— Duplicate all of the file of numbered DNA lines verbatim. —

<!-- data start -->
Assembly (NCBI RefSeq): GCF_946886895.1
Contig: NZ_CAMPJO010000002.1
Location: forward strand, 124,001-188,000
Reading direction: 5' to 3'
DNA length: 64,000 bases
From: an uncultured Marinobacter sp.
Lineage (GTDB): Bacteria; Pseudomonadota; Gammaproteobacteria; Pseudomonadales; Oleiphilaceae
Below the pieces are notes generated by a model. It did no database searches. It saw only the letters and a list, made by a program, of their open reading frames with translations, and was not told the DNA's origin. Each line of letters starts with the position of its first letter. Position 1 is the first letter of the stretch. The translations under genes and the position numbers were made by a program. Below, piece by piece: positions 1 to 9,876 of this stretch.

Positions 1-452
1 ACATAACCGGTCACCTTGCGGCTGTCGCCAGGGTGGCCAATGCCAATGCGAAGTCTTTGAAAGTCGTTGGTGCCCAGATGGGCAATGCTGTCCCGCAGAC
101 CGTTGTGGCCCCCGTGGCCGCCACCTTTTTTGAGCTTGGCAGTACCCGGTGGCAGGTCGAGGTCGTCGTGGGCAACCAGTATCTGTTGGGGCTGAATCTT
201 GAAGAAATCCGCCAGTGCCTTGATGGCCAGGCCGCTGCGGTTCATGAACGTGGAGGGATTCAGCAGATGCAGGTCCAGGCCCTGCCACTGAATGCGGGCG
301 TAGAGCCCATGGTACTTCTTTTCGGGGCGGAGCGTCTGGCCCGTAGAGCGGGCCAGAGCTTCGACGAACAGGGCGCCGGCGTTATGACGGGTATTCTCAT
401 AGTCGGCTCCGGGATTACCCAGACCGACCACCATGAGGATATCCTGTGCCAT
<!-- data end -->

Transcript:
Assembly (NCBI RefSeq): GCF_946886895.1
Contig: NZ_CAMPJO010000002.1
Location: forward strand, 124,001-188,000
Reading direction: 5' to 3'
DNA length: 64,000 bases
From: an uncultured Marinobacter sp.
Lineage (GTDB): Bacteria; Pseudomonadota; Gammaproteobacteria; Pseudomonadales; Oleiphilaceae
Below the pieces are notes generated by a model. It did no database searches. It saw only the letters and a list, made by a program, of their open reading frames with translations, and was not told the DNA's origin. Each line of letters starts with the position of its first letter. Position 1 is the first letter of the stretch. The translations under genes and the position numbers were made by a program. Below, piece by piece: positions 1 to 9,876 of this stretch.

Positions 1-452
1 ACATAACCGGTCACCTTGCGGCTGTCGCCAGGGTGGCCAATGCCAATGCGAAGTCTTTGAAAGTCGTTGGTGCCCAGATGGGCAATGCTGTCCCGCAGAC
101 CGTTGTGGCCCCCGTGGCCGCCACCTTTTTTGAGCTTGGCAGTACCCGGTGGCAGGTCGAGGTCGTCGTGGGCAACCAGTATCTGTTGGGGCTGAATCTT
201 GAAGAAATCCGCCAGTGCCTTGATGGCCAGGCCGCTGCGGTTCATGAACGTGGAGGGATTCAGCAGATGCAGGTCCAGGCCCTGCCACTGAATGCGGGCG
301 TAGAGCCCATGGTACTTCTTTTCGGGGCGGAGCGTCTGGCCCGTAGAGCGGGCCAGAGCTTCGACGAACAGGGCGCCGGCGTTATGACGGGTATTCTCAT
401 AGTCGGCTCCGGGATTACCCAGACCGACCACCATGAGGATATCCTGTGCCAT